1. It is naïve to think that the logic of 'identity', (sokuhi) as conceived by Keel is applicable to Shinran Shonin's sense of the unity of worldly convention with ultimate meaning, on the thin argument that Shinran does not define the absolute with strong bold certainty. The dharmakaya structure is not discussed in sufficient detail in this book to grasp the spiritual unity of human beings and Buddha.
  2. It is interesting that Keel takes sides in an internal sectarian dispute of the nature of Honen's teaching concerning the capacity for common individuals to practice their 'faith.' That there are differences between Shinran's absolute reliance and Honen's instruction, can be challenged.

I suspect that Keel has fallen under the influence of those Shin scholars who insist on differences between this Pure Land student and his teacher in order to underscore the uniqueness of Shinran's personality. It is obvious that Shinran's compromise as a 'layman cleric' was a radical innovation and departure from the religious mainstream of his contemporaries, but I think we must look elsewhere for Shinran's spiritual originality.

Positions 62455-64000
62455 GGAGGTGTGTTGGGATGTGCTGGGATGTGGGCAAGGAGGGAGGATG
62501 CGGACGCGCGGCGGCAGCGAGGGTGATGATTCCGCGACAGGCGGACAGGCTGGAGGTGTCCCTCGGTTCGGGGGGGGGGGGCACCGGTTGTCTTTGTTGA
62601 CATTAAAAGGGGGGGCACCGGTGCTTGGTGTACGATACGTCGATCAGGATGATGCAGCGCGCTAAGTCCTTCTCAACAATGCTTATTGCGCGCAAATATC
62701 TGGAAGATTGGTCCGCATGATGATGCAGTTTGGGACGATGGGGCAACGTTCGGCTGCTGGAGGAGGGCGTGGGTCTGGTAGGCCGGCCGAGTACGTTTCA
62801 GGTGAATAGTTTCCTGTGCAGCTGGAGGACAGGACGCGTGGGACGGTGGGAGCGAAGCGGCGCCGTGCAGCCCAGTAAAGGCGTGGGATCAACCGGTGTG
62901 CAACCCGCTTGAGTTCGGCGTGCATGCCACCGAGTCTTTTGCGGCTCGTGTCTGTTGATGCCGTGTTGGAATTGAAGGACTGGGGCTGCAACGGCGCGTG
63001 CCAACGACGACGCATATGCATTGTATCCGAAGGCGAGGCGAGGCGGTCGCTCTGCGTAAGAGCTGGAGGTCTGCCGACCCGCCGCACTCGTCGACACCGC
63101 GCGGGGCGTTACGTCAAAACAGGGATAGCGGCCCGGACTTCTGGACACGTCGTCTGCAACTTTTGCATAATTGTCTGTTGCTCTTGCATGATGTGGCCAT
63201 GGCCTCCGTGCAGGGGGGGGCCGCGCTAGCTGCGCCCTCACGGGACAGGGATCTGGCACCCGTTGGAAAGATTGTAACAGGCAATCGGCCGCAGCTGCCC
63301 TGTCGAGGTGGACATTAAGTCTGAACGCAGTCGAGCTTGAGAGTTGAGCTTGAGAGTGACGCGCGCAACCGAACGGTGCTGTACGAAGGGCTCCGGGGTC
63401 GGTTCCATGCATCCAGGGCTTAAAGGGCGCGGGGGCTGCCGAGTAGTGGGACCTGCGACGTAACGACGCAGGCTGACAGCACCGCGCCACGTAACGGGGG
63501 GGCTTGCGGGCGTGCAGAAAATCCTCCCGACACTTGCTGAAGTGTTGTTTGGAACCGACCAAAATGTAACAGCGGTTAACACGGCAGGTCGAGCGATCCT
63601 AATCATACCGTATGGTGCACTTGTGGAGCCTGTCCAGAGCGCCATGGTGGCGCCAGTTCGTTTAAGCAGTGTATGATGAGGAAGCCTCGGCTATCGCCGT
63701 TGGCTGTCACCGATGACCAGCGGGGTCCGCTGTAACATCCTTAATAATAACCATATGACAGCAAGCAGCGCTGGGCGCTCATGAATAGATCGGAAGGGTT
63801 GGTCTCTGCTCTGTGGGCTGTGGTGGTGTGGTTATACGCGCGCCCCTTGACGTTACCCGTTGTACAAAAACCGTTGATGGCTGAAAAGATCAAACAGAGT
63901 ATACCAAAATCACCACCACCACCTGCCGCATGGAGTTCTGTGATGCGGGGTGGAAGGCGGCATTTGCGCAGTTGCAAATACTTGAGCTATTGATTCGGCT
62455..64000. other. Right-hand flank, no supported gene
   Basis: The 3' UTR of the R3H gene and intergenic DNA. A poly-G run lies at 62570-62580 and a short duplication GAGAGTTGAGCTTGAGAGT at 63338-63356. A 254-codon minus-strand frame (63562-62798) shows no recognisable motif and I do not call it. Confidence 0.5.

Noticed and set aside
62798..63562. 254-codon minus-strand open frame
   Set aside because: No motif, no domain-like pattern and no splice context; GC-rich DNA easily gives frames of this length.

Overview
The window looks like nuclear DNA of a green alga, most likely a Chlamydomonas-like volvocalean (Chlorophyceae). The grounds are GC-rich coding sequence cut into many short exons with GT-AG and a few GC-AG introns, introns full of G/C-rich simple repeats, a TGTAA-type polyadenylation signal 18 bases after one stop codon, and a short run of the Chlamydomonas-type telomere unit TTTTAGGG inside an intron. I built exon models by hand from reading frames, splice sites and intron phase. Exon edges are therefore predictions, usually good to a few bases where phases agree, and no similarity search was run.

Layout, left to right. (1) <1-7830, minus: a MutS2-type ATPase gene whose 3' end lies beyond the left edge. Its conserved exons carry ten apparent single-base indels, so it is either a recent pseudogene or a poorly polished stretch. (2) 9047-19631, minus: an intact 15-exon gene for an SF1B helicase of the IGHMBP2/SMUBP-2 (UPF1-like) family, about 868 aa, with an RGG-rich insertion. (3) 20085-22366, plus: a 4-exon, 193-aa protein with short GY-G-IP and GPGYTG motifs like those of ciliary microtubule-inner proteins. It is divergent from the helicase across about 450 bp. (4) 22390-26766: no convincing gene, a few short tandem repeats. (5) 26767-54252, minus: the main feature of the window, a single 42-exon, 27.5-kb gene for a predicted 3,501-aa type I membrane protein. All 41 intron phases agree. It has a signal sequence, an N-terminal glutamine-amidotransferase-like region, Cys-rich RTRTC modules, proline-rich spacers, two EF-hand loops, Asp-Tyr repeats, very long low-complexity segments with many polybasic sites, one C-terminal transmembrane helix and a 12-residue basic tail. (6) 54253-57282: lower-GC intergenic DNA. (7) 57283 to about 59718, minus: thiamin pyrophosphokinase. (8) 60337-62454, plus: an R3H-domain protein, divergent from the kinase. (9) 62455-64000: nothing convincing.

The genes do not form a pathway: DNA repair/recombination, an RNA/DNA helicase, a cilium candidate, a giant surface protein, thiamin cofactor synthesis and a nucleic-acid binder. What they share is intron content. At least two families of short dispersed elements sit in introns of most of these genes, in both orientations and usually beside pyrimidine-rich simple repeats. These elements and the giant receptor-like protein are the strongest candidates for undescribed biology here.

This study does not balk at playing down the argument that Shinran's thought must be rooted deeply in the Mahayana philosophical vision. Keel's argument is that Shinshu scholars place too much emphasis on the necessity to assimilate Buddhist philosophy before there is the possibility to acquire a true understanding of Jodo Shinshu. He makes the unwarranted declaration that this depreciates the true genius and the original contribution of Shinran. On the contrary, students of Shinran's religion should not confine their study to a biographical point of view by which it is difficult to separate the wheat from the chaff of legends but must see it in a historical context which does not allow hero worship to get in the way of doctrinal interpretation. In spite of Keel's agenda to wrest Shinran away from Mahayana Buddhism in order for a meaningful Christian Buddhist dialogue to take place, there seems no plausible reason to extricate the scholastic trikaya formulation, and all its 'ontological' implication, which Shinran uses in his spiritual orientation.